When I was a wee lad in high school I had a math teacher who used to teach his classes almost exclusively through the repetition of catch-phrases and bon mots. One of his favorite phrases was “We are merely midgets standing on the shoulders of giants,” meant to convey that none of us were geniuses inventing math on the spot; we were merely learning what smarter people had figured out before us (he also liked to say “Just because when it rains you get wet doesn’t mean when you’re wet it’s raining” which always resulted in about four minutes of sustained silence in class). That’s writing: You read a book, see a movie, hear a song, and there’s a dangling thread, a bit of gold you wish they’d explored further. You take that thread and use it to spin off something else entirely, and that’s a process that continues after you put your own work out there. I took a throwaway line and two relatively minor characters from Alien and wrote this story, and this story, let me be blunt, is awesome.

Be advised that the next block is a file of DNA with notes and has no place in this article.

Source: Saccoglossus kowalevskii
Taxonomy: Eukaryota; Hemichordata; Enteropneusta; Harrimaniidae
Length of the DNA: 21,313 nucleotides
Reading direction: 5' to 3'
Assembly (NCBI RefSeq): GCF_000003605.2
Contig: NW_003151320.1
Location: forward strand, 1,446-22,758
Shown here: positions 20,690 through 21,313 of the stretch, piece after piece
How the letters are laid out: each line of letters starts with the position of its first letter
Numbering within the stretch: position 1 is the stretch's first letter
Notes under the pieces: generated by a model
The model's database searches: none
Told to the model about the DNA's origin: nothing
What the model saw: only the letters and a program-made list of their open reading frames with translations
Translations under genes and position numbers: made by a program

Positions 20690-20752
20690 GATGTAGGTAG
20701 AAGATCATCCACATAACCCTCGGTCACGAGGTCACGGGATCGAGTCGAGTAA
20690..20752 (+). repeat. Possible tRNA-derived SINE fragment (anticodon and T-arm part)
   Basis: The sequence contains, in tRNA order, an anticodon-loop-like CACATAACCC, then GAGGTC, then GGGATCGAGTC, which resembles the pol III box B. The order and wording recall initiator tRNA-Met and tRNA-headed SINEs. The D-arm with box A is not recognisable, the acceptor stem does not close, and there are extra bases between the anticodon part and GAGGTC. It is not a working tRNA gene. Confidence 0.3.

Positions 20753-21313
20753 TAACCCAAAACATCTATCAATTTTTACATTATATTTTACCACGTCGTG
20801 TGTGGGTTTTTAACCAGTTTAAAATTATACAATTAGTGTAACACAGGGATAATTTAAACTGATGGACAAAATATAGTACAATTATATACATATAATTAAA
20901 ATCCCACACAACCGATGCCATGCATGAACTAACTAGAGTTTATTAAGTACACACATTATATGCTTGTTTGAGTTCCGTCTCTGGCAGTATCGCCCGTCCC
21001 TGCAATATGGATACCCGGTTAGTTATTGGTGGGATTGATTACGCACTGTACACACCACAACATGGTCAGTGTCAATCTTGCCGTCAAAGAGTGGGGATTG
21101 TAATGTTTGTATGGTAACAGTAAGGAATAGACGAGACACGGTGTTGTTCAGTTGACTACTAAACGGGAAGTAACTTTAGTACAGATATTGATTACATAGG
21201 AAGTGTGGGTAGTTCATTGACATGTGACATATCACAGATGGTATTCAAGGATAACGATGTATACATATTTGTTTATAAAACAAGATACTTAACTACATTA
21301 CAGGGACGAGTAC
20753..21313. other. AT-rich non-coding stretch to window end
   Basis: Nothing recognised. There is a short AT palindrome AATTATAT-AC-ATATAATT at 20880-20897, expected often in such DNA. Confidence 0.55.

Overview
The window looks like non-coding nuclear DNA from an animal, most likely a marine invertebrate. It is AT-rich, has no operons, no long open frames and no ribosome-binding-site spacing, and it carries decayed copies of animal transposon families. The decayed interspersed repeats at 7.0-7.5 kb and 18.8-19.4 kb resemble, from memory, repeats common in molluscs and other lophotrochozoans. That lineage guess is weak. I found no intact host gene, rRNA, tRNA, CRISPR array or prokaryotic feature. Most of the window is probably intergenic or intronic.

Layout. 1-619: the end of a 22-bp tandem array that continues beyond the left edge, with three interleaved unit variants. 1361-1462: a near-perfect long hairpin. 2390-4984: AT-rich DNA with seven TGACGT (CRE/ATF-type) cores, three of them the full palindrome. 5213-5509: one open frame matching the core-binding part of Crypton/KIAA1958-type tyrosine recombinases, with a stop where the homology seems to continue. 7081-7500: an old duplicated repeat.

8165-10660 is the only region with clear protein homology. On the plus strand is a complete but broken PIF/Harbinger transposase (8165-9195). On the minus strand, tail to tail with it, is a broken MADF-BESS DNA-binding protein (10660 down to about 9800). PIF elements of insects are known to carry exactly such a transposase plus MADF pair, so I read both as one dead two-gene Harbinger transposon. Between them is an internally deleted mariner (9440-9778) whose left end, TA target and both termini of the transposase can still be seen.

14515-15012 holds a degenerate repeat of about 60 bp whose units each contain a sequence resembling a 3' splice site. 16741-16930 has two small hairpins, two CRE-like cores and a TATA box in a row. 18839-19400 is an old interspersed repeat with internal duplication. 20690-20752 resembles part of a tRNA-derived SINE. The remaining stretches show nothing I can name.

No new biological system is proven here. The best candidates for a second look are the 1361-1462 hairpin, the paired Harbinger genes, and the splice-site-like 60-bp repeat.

What’s that? You never saw Alien? Your life is very mysterious and confusing. But here’s the takeaway
For more info, check out the Mech: Age of Steel Kickstarter page!
MECH: Age of Steel is a collection of 24 mecha-inspired short stories in the spirit of Pacific Rim, Macross, Transformers, Robotech, Gundam, Evangelion, and more. MECH features a vast array of tales featuring giant, human-piloted, robot war machines wreaking havoc in blasted cities, or on dystopian landscapes, or around space stations and asteroids against a cosmic backdrop, or wherever, you-name-it!
MECH is anchored by authors such as Kevin J. Anderson, Ramez Naam, Jason Hough, Jeremy Robinson, and Jody Lynn Nye. This anthology features illustrations for every story and is the perfect companion to its sister title, Kaiju Rising: Age of Monsters. So strap in. Activate your interface array. Let’s rock!